SAT, ACT and Exam Access Arrangements

Students at schools in the UK or Europe who need to take the SAT and ACT are pretty well catered for, but for those who receive extra time, scribes, rest breaks or similar additional support in their national or IB exams, getting ready to take these tests can be particularly challenging. Here are my top tips for students with Special Educational Needs thinking of taking either the SAT or ACT:

  • make sure you understand the different requirements between national exams, IB exams and SAT / ACT in terms of what extra support you can get. Just because you get something in the exams you have taken before, don’t assume you will get the same for US tests. In some cases, getting a new Educational Psychologist report written by a US-based psychologist can make a big difference (please contact me if you need an introduction).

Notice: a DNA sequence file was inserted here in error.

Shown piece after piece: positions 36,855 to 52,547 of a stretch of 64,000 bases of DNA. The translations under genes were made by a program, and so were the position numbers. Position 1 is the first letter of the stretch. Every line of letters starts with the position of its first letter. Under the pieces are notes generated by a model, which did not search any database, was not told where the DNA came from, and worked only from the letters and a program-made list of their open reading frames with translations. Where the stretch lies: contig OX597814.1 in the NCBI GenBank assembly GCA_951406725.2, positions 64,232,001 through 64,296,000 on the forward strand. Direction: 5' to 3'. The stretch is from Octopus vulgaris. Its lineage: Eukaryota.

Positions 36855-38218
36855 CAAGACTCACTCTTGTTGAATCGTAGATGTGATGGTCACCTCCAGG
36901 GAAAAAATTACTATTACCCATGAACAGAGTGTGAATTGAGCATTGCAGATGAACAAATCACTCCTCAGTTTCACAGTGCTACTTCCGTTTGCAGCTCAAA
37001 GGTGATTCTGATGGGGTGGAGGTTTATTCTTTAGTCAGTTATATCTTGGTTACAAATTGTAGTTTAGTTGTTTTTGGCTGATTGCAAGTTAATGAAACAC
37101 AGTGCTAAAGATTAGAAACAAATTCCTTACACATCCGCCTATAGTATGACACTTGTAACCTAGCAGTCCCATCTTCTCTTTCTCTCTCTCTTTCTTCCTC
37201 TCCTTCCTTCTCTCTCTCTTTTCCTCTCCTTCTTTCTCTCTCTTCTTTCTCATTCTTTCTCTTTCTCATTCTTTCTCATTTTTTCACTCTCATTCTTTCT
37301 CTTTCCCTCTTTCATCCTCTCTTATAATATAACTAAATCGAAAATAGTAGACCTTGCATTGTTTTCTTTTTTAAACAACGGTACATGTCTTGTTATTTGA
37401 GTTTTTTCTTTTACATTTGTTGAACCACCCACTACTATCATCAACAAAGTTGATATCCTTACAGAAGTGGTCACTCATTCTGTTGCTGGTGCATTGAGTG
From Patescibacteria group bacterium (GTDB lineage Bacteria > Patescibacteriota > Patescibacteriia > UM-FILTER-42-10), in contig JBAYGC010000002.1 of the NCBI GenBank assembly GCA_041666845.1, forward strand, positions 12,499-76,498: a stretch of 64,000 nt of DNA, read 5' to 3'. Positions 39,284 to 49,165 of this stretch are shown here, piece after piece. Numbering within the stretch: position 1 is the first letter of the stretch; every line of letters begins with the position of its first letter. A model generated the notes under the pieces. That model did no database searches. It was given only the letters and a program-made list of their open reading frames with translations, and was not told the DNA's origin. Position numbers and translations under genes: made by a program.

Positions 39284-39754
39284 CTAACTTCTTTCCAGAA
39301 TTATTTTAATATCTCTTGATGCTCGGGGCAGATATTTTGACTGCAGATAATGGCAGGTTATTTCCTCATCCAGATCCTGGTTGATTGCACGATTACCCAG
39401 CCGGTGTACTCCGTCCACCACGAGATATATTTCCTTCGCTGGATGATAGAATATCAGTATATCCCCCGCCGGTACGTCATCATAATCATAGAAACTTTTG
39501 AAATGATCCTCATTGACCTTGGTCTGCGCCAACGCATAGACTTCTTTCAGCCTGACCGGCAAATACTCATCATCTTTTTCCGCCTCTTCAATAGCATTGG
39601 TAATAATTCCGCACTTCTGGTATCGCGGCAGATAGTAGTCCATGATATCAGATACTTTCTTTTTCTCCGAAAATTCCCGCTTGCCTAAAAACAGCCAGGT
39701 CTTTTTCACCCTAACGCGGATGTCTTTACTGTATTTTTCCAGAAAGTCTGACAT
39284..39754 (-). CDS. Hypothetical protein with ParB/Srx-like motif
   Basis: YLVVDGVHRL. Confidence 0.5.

• start early: depending on which test you take (and remember, always take a diagnostic test before you choose), there are different requirements to get approval for extra time or similar. Your school will have to submit forms and paperwork, so they will need time to do this.

  • be aware that you might have to travel a long way, perhaps to another country, to take this test. In some circumstances you are allowed to take the test at your own school (I can support your school in understanding how this works if needs be), but in others you will need to go to a test centre which offers ‘testing with accommodations’ to do this. At present, particularly for the ACT, not many centres in Europe are offering this.

  • even more than for SAT / ACT without access arrangements, make sure you take at least one full mock exam (with an external invigilator) to practice the testing format. These tests are already very long, adding 50% extra time will make them longer still. Getting used to the format is all important.

Please do contact me via the form on this website if you require additional guidance.

USA, EuropeDavid Hawkins